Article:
AT FIRST LIGHT, THE Bruce Springsteen fans begin to gather in a knot of bedrolls and camp chairs outside the ticket outlet on Westwood Boulevard. By 7 a.m., their ragged line of 150 or so stretches to the corner and turns east along Weyburn Avenue. Most are in their 20s and 30s, clean-cut, middle-class. They leaf slowly through newspapers or talk quietly. Their faces are anxious, tense.
Even those camping in front are grim--perhaps just realizing that being first doesn't matter. Because this isn't the ticket line. They're waiting to draw numbers to determine where they'll stand in line when the ticket office opens at 9 a.m. Those who pick lucky numbers can buy four concert tickets at face value, with prices starting at $25 each. The rest will pay scalper rates--most likely two or three times higher. The drawing is designed to discourage scalpers.
A young man moves slowly down the line. His face is earnest. His voice is hoarse, pleasant, rhythmic: "Excuse me, folks, are you buying all four? I'll buy your ticket if you buy two for me. Excuse me, folks, are you buying all four? I'll buy your. . ." His voice fades.
He returns minutes later to his own place in line. He looks disgusted. He leans close and whispers: "A total nightmare. The line's 'stacked.' Counted seven other scalpers. I saw them 'on the walk' at the Lakers the other night."
A station wagon pulls up. A big, beefy man wearing a beeper and an Army fatigue jacket with bulging pockets gives folding chairs to four young women. Then he speeds away. A four-door sedan follows. The scalper watches with admiration. "Wholesaler," he whispers.
He explains that the wholesaler hired the four women--in the ticket business they're sometimes nicknamed "droids"--to buy tickets for him. "Probably got 30 droids stacked in other lines. Sells directly to a big ticket agency--a major broker." The scalper pauses and is encouraged to continue. "Scalpers are tied into brokers. We feed on each other--need each other to move tickets, create a market, keep prices up. That's what makes the 'ticket hustle' work. Only difference, he's legal--I'm not."
In California, if you hustle tickets at prices above face value on public or stadium property, you are a scalper, and guilty of a misdemeanor. If you sell tickets on private property or through a ticket agency, you are a broker. Perfectly legal.
At 8 a.m., a woman and a plainclothes security guard emerge from the Tower Records store that houses the ticket outlet. He wears handcuffs on his belt. She carries a cardboard box filled with numbered plastic bracelets. The line files past, each person pulling out a bracelet that the guard fastens tightly around their wrists, droning over and over, "Computer picks the number at quarter to nine."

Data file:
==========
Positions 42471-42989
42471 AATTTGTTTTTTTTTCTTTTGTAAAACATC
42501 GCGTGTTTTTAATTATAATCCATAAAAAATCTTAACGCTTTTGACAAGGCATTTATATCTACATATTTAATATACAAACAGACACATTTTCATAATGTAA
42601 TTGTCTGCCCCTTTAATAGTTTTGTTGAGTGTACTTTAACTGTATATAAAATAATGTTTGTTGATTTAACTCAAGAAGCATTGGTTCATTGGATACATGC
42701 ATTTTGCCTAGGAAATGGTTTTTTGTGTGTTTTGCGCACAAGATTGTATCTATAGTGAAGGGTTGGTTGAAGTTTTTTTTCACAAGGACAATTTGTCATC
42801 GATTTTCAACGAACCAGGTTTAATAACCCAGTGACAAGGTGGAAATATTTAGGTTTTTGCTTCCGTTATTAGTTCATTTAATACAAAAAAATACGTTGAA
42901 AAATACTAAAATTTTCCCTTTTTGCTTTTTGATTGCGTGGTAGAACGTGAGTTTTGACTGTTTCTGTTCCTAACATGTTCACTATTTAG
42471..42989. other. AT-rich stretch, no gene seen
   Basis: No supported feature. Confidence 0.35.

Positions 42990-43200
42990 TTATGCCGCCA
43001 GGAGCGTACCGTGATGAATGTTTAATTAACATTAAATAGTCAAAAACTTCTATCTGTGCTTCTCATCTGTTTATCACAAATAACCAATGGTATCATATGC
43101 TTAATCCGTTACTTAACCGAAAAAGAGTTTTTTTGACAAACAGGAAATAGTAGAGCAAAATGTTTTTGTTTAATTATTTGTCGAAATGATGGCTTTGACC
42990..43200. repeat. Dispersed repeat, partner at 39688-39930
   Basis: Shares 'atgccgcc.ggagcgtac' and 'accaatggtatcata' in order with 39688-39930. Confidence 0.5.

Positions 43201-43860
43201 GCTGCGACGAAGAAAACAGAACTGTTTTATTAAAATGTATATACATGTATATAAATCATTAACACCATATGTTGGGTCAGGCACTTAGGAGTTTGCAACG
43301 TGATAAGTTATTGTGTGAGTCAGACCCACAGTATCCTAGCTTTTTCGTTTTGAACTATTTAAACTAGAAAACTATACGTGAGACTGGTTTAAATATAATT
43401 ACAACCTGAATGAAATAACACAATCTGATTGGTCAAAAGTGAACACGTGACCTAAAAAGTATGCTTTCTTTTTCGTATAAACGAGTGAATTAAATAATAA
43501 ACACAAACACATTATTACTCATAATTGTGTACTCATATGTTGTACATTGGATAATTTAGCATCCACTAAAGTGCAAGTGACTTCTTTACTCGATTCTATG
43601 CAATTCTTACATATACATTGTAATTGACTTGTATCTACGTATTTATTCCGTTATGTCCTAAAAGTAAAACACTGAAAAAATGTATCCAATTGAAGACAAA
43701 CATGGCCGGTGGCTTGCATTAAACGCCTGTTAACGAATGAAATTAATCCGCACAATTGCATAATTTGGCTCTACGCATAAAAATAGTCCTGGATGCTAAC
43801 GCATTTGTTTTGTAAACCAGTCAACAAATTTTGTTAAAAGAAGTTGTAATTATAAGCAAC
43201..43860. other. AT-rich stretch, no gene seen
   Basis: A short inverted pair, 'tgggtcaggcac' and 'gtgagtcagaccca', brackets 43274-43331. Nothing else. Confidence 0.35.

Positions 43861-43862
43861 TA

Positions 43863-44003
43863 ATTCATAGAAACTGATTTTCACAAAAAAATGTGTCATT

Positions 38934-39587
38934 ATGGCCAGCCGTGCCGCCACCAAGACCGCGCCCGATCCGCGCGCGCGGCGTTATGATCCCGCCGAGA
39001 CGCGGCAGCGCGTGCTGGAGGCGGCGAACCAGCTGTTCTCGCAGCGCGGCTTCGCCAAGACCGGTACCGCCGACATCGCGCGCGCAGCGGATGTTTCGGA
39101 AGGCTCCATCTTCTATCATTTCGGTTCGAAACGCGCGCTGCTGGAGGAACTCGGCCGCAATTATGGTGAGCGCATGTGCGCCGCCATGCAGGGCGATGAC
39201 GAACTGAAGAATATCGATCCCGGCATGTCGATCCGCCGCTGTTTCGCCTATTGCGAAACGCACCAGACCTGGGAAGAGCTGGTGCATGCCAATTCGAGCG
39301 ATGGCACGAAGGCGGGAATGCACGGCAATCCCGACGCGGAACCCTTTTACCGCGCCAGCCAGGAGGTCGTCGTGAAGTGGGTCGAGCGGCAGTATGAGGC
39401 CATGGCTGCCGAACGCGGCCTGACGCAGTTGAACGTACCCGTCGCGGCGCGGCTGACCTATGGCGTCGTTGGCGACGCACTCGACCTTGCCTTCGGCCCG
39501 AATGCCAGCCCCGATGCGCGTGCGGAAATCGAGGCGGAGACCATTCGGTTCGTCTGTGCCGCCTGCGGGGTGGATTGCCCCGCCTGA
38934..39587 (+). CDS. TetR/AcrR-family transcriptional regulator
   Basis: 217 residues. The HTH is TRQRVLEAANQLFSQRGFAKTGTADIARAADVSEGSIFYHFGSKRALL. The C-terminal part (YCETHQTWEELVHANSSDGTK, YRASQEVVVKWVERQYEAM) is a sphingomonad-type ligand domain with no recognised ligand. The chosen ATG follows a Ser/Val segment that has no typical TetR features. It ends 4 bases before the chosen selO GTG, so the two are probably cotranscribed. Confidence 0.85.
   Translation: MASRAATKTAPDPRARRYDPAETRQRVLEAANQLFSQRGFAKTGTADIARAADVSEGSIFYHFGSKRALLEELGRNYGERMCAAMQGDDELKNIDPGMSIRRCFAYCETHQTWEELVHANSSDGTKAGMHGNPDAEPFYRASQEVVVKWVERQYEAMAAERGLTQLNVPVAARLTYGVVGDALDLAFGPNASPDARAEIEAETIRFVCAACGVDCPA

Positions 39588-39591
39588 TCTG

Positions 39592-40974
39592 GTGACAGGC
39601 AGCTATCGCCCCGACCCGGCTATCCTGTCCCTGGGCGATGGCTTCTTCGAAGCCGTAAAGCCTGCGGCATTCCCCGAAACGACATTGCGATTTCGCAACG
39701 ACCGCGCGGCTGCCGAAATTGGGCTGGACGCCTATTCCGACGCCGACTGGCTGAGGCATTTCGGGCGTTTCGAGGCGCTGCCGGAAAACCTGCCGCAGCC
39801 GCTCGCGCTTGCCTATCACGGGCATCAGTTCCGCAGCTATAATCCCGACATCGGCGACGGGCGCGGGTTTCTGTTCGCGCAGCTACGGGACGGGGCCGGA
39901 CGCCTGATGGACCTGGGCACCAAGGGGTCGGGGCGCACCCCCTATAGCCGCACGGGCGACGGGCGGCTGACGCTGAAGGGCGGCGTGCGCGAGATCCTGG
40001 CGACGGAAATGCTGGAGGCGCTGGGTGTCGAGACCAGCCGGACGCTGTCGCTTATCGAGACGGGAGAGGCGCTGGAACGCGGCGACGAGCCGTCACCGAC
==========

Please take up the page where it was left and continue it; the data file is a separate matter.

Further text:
When the guard appears again, the crowd grows still. "Five sixty two," he yells. "Line up numerically behind 562." A new line forms, with the person wearing bracelet 562 in front followed by 563; and so on. The scalper groans. His number is 530. He is eliminated. But his companion has bracelet 612. The scalper grins. Generally the first 50 or 60 numbers are good before outlets across town sell out. The scalper's companion buys four $25 tickets. The scalper gives them to a small-time broker who operates a ticket agency in West Los Angeles. The broker buys the $25 tickets for $50 each. Two days before the concert, he sells the four tickets for $75 apiece, the going rate.
CRITICS CALL THIS THE CALIFORNIA ticket hustle. Brokers say it's the purest form of free enterprise. Business is brisk. Nearly 30 ticket brokers are listed in the Beverly Hills/Westside Yellow Pages alone, up from 16 a decade ago. Bidding among them can be frenzied when tickets are released for sale. Ticket prices can jump 10 to 20 times for fans who want to see stars such as Springsteen, Madonna or Neil Diamond or to attend the World Series, NBA Championships or Super Bowl. Fans paid $600 for an end-zone seat at Super Bowl XXII in San Diego or for a $30 ticket to see Madonna. They pay a scalper $45 for a $9 field box in Dodger Stadium. By most accounts, professional street scalpers can earn $40,000 to $60,000 a year--cash. And they say the brokers they work for make much more.
It's a simple matter of supply and demand. And brokers control the supply. The morning of the Bruce Springsteen ticket sale, for example, a small army of scalpers, brokers, or their droids converged--not just on Westwood--but on outlets across Los Angeles County to snap up available tickets either by drawing good numbers themselves or by offering fans more than face value for their tickets.
"Real fans--the average fan--doesn't have a fair shot," says Bill Graham, one of the country's leading concert promoters and, perhaps, the music industry's most strident critic of scalping.